Winter 2008–2009

Tour of Duty

USS Plaice at war

Therese Robert

Replica of battle flag of USS Plaice.

One of 119 Balao-class submarines built by the US during World War II, USS Plaice was constructed at the Portsmouth Naval Yard and launched on November 15, 1943. More than 300 feet long and equipped with torpedoes and deck guns, she began a tour of duty on April 15, 1944, transiting the Panama Canal with her crew of eighty-one sailors en route to Pearl Harbor.

Plaice’s maiden war patrol began on June 4, 1944, and twenty-six days later she sunk her first enemy vessel, the 986-ton Japanese ex-gunboat Hyakufuku Maru, near the Bonin Islands—an archipelago that includes Iwo Jima, the site of the pivotal 1945 battle. She returned to base at the end of July, but not before she sank two more ships: the 857-ton ex-net tender Kogi Maru and the 300-ton Submarine Chaser No. 50.

Over the next fourteen months, Plaice went on five more patrols. Each lasted roughly six weeks, and none was as eventful as her first. On her second patrol she engaged three targets near the Ryukyu Islands and sank one, but encountered none on her third mission. In January 1945, she joined a wolf pack in the Luzon Straits, but the fifty-eight-day patrol of that group—including Archerfish, Batfish, Blackfish, Scabbardfish, and Sea Poacher—encountered only one target and sunk none. On Plaice’s fifth patrol in April, she engaged a number of small boats with surface guns and sank several of them, and on her final mission in July, she made no enemy contact, but did rescue five Army aviators whose B-25 had been shot down over the East China Sea.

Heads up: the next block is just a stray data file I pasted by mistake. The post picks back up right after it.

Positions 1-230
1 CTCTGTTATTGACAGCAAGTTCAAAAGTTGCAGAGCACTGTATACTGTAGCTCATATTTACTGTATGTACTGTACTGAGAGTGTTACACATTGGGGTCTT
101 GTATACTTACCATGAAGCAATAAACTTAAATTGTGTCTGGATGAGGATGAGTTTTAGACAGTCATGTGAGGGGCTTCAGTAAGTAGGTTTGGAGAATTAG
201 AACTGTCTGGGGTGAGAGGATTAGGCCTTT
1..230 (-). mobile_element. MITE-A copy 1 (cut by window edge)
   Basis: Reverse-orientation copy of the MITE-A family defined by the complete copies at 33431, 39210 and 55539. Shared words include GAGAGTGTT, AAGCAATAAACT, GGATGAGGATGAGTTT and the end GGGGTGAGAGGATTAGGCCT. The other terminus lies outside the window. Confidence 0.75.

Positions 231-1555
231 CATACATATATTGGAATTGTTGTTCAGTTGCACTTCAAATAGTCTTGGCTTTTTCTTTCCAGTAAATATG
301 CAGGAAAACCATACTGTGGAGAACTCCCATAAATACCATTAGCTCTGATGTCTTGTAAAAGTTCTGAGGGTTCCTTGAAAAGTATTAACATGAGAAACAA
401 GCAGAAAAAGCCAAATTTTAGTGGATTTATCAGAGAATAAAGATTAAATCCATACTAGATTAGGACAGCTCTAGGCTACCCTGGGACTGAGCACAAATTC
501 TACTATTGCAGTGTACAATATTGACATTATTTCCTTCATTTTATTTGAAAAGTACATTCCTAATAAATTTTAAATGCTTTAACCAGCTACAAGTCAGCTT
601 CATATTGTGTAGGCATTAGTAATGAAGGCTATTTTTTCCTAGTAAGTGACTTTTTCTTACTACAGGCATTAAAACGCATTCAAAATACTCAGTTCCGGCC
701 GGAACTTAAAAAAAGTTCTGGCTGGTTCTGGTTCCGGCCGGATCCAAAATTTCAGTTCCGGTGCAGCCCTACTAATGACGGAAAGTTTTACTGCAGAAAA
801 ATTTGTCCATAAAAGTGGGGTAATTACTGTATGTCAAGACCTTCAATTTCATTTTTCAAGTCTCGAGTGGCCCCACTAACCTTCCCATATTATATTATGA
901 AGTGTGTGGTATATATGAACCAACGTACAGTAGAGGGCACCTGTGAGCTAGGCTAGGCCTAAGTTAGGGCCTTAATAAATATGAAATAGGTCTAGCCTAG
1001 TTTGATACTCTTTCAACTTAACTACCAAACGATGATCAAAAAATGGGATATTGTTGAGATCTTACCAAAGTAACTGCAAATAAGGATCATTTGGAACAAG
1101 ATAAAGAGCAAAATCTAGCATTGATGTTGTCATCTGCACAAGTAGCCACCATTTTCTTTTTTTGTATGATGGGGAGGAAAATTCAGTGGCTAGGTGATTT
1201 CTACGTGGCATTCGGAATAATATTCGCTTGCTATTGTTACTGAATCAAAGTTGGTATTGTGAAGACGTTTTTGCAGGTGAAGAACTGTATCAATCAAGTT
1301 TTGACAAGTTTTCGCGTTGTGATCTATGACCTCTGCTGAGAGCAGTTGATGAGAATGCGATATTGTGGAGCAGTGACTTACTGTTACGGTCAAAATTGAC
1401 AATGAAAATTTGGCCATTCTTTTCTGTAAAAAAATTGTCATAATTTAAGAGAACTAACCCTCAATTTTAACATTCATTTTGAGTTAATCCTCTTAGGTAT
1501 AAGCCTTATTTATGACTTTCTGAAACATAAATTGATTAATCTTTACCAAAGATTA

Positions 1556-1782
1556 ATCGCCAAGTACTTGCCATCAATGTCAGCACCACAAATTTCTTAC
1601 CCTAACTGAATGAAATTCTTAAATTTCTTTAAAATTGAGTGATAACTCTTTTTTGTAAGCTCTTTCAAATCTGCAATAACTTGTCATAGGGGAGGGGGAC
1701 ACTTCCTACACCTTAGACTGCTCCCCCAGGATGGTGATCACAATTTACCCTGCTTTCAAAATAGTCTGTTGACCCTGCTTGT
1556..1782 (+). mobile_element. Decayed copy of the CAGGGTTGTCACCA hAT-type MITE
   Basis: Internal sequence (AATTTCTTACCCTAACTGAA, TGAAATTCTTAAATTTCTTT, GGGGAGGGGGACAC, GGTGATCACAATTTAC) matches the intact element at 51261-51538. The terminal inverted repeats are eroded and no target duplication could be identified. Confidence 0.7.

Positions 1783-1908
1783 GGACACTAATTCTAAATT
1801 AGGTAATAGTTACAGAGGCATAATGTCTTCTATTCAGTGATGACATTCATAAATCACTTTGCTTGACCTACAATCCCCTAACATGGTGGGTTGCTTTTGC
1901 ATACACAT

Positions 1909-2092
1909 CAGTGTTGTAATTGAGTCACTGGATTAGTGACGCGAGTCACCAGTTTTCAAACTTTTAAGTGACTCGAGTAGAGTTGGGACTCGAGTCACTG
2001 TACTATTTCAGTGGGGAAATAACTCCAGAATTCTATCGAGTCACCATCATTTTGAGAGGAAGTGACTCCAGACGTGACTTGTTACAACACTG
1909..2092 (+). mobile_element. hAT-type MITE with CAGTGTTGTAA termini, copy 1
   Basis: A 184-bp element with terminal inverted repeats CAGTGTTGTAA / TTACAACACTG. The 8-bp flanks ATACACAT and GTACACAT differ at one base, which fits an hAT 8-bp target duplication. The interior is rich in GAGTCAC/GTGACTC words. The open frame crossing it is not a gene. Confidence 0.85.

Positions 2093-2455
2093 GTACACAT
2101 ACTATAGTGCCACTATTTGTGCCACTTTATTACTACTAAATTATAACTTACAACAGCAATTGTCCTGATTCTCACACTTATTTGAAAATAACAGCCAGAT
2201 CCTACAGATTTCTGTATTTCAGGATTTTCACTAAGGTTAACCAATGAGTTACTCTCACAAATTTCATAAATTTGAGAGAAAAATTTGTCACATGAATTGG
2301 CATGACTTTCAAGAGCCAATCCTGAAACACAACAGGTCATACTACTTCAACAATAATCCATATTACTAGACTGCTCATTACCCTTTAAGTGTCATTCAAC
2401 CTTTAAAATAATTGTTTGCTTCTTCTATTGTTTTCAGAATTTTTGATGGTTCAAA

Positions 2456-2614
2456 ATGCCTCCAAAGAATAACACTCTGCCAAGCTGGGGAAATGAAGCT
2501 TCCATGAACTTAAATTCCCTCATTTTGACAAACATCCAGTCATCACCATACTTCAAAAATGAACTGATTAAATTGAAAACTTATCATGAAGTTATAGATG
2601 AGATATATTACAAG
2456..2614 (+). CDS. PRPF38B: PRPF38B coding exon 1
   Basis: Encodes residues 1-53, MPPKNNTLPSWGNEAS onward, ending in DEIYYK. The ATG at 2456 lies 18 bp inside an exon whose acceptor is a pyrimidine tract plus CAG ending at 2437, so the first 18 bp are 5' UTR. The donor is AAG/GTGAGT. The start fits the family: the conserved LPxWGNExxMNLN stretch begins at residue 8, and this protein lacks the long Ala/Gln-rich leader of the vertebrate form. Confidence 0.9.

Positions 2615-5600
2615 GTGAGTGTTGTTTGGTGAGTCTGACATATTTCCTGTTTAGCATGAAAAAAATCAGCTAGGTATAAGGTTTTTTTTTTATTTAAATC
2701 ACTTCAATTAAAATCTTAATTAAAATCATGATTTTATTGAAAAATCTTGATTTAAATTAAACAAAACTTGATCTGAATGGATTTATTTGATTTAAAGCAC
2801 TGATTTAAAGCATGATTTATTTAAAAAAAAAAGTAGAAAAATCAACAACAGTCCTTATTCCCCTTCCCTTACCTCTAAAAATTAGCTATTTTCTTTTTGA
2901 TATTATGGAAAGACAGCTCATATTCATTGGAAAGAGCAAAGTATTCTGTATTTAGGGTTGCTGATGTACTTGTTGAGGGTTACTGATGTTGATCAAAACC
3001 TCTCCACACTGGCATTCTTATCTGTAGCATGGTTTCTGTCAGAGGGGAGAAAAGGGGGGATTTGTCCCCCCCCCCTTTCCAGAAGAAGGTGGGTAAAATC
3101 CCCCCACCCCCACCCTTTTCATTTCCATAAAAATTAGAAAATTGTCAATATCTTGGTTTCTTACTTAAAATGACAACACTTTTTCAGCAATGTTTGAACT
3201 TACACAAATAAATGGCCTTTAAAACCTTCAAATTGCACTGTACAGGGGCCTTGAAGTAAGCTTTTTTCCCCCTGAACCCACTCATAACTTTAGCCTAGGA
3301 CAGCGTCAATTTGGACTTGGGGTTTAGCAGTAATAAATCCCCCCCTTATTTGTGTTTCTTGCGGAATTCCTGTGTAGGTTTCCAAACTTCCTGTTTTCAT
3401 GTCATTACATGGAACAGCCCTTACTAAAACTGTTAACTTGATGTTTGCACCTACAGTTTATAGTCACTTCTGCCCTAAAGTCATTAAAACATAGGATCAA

When the war ended on August 15, 1945, Plaice was still at sea—her final patrol concluded nine days later when she pulled into Midway Island. She was placed in reserve and in 1963 was loaned to the Brazilian Navy, which renamed her Bahia. In 1973, she was again decommissioned and sold to the Brazilian Museum of Naval Technology in Santos for use in an exhibition. However, the museum project was never completed and in 1978 she was towed back to Rio de Janeiro, where she ended her life as scrap.

Therese Robert is an artist based in Long Island City. She is working on a book composed solely of images of various kinds of flounders.

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